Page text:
You have 4 red and 5 blue counters. How many ways can they be placed on a 3 by 3 grid so that all the rows columns and diagonals have an even number of red counters?

Hover your mouse over the counters to see which ones will be removed. Click to remover them. The winner is the last one to remove a counter. How you can make sure you win?

Take a rectangle of paper and fold it in half, and half again, to make four smaller rectangles. How many different ways can you fold it up?

Design an arrangement of display boards in the school hall which fits the requirements of different people.

10 space travellers are waiting to board their spaceships. There are two rows of seats in the waiting room. Using the rules, where are they all sitting? Can you find all the possible ways?

Can you work out how many cubes were used to make this open box? What size of open box could you make if you had 112 cubes?

Can you shunt the trucks so that the Cattle truck and the Sheep truck change places and the Engine is back on the main line?

What is the best way to shunt these carriages so that each train can continue its journey?

Find the values of the nine letters in the sum: FOOT + BALL = GAME

Can you put the numbers from 1 to 15 on the circles so that no consecutive numbers lie anywhere along a continuous straight line?

Place the numbers 1 to 10 in the circles so that each number is the difference between the two numbers just below it.

Take 5 cubes of one colour and 2 of another colour. How many different ways can you join them if the 5 must touch the table and the 2 must not touch the table?

Make your own double-sided magic square. But can you complete both sides once you've made the pieces?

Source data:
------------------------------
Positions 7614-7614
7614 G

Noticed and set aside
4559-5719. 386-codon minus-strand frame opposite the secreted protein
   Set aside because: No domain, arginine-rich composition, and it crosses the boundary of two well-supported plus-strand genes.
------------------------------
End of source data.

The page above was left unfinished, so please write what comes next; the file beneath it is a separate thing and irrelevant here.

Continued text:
In how many ways can you fit two of these yellow triangles together? Can you predict the number of ways two blue triangles can be fitted together?

Can you find all the different ways of lining up these Cuisenaire rods?

A tetromino is made up of four squares joined edge to edge. Can this tetromino, together with 15 copies of itself, be used to cover an eight by eight chessboard?

This 100 square jigsaw is written in code. It starts with 1 and ends with 100. Can you build it up?

Arrange 9 red cubes, 9 blue cubes and 9 yellow cubes into a large 3 by 3 cube. No row or column of cubes must contain two cubes of the same colour.

Swap the stars with the moons, using only knights' moves (as on a chess board). What is the smallest number of moves possible?

Building up a simple Celtic knot. Try the interactivity or download the cards or have a go on squared paper.

The letters in the following addition sum represent the digits 1 ... 9. If A=3 and D=2, what number is represented by "CAYLEY"?

How many different ways can you find of fitting five hexagons together? How will you know you have found all the ways?

Can you put the numbers 1 to 8 into the circles so that the four calculations are correct?

Is it possible to place 2 counters on the 3 by 3 grid so that there is an even number of counters in every row and every column? How about if you have 3 counters or 4 counters or....?

This task, written for the National Young Mathematicians' Award 2016, involves open-topped boxes made with interlocking cubes. Explore the number of units of paint that are needed to cover the boxes. . . .